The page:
I was also 8 years old, i remember laughing at Creepshow 3 when i was 8 ("Thanks for the ride LADY!", but the Thin man? Well he scarred me for life, it haunted me as a child. He was one scary muthaphucka and also that helpless alien kid....

    I am going to watch it... i know i shouldn't, but i am going to. Possibly with a glass of whiskey in hand.

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  6. As per my above comments on 26 August last year, I did indeed buy this DVD. And I sat with my 12 year old daughter who laughed at me for ever finding this scary. And I sat there transfixed, still scared and scarred all these years later.

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  7. Oh my days! For the last 30 years i've thought I was the only one who had these dreadful nightmares over a series chosen for school education! I'm so relieved that other share my scars. It still doesn't take away the shivers down my spine when I see those pictures though!

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  8. The Thin Man has plagued my dreams for thirty odd years. I couldn't remember where he was from or any other elements of the story ( I expect I had my eyes shut through all other episodes) but the image of the emaciated evil of this still terrifies me. Sat on a floor in the music room as a 9 year old, the telly would be rolled in, we were all scared rigid. Why did they think adding a flashers mac would be appropriate. Genuinely very weird.

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  9. Pretty sure this programme psychologically damaged me more than any teachers strike....

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  10. The Boy From Space scared me to death when I was 6 in 1982. I will never forget the sense of dread I felt sitting down to watch this every week. The first episode was eerie but enjoyable. The second was fine until THAT scene in the quarry. After that, I was petrified. So much so that my mum asked the school to exclude me from watching the later episodes as I was having terrible nightmares at home. Still, I managed to watch the whole thing eventually and for 30 years it occasionally came up in conversation. To now finally have this on DVD is amazing. It’s still scary to me. That sense of dread has never left. My own children have watched it and found it laughably outdated, but for me the sense of otherworldliness, the eerie synth soundtrack and slow acting (on purpose as it was an educational drama) still make it a captivating watch for anyone between 35 and 50 who watched it first time around.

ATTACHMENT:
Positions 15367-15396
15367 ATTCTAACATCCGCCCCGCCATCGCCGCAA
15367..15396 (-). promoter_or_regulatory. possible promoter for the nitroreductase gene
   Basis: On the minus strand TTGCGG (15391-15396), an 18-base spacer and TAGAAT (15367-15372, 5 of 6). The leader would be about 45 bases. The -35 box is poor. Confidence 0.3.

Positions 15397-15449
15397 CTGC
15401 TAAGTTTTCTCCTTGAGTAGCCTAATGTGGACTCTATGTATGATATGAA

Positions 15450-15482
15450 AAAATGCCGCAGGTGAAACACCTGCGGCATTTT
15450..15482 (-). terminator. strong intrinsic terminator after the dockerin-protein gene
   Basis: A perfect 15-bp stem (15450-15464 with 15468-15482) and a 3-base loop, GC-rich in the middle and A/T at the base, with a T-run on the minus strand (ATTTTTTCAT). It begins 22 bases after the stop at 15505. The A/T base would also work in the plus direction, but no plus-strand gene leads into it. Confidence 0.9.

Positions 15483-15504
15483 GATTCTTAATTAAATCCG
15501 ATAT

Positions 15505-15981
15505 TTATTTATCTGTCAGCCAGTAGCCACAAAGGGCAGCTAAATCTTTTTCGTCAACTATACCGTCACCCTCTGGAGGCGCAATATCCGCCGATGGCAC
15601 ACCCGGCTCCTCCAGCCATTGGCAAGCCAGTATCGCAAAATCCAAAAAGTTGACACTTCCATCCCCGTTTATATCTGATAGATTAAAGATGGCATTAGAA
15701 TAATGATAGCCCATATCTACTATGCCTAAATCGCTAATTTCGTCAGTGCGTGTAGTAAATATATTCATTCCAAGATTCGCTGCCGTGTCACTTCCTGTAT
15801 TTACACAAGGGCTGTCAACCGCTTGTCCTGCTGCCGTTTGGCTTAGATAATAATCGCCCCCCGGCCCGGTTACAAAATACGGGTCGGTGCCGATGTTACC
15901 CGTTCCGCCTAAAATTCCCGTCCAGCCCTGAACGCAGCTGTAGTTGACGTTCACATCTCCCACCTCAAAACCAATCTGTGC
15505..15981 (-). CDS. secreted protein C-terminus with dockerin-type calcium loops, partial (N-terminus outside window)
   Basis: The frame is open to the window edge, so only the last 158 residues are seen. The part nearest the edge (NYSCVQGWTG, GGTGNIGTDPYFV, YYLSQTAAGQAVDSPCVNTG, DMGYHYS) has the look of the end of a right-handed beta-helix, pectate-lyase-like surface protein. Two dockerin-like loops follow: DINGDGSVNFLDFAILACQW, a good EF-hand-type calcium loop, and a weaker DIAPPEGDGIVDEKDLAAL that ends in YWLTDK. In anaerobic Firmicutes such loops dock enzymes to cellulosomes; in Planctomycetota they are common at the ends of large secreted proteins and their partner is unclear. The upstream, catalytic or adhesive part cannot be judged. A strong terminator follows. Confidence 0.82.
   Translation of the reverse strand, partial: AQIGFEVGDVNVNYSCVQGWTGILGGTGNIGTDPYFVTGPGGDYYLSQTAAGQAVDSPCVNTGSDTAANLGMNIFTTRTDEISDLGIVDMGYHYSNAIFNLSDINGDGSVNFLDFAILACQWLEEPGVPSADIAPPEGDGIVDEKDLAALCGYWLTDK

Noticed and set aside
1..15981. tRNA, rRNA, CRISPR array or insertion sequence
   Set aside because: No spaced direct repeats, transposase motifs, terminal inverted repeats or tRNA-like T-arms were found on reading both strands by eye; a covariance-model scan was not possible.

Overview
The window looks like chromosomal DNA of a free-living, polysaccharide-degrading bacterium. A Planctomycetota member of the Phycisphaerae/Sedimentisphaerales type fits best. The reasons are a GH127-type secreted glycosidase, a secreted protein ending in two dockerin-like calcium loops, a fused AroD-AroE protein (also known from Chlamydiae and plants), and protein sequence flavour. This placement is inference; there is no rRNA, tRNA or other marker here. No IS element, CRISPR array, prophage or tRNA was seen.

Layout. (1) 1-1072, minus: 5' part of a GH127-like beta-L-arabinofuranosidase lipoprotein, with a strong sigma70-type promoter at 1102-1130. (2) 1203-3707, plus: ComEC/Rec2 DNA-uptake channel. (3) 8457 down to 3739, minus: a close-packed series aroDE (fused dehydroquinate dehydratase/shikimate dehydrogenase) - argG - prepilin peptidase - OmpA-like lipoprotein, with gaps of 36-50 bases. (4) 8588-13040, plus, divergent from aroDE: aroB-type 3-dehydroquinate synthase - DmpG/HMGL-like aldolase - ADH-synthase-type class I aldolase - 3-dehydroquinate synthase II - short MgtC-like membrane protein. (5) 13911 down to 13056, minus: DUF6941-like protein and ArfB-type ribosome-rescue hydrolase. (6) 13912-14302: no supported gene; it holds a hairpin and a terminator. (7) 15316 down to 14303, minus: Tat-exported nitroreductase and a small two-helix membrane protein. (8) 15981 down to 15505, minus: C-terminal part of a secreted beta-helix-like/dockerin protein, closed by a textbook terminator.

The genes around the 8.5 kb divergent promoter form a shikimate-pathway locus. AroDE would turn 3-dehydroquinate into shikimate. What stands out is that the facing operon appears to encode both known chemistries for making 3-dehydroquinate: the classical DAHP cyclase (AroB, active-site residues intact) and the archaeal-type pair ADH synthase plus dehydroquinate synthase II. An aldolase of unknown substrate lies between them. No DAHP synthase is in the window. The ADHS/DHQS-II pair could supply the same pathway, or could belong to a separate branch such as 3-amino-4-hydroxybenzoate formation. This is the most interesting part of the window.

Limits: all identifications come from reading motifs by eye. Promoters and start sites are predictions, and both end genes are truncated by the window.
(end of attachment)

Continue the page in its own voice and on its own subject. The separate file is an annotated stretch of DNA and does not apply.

For those who are unfamiliar or who vaguely remember it, the programme was originally made in 1971 for BBC School’s Look And Read (and was actually made using many of the same crew as the Jon Pertwee era Doctor Who stories). This original version was shown in Black & White with a different and very basic score. It was in fact filmed in colour as it was hoped this would improve overseas sales via the growing BBC Childrens Education output of the time. However it was transmitted in B&W (and most UK schools would have only had B&W televisions). As the drama had proved popular and was already in colour, the Look and Read producers decided to update The Boy From Space and began a series of transmissions of the drama in 1980. This latter version (and the version included on this DVD, no version of the B&W episodes now exist) had the ‘Wordy’ inserts added and also the voiceover by Sylvestra (The Water In Majorca) la Touzal who played the young girl (both kids also appear slightly more grown up at the beginning of episode one as they filmed new scenes to interlink the story).

    Now to the scary bit! The Thin Man, Peep-Peeps alien uncle, was played by John Woodnutt (who passed away in 2008). He always played posh types in various TV shows over the years. He was the butler in Jeeves & Woocester, he was in the Doctor Who stories Spearhead From Space & Terror Of The Zygons. He is also a member of the political meeting in the Lewis Collins movie Who Dares Wins.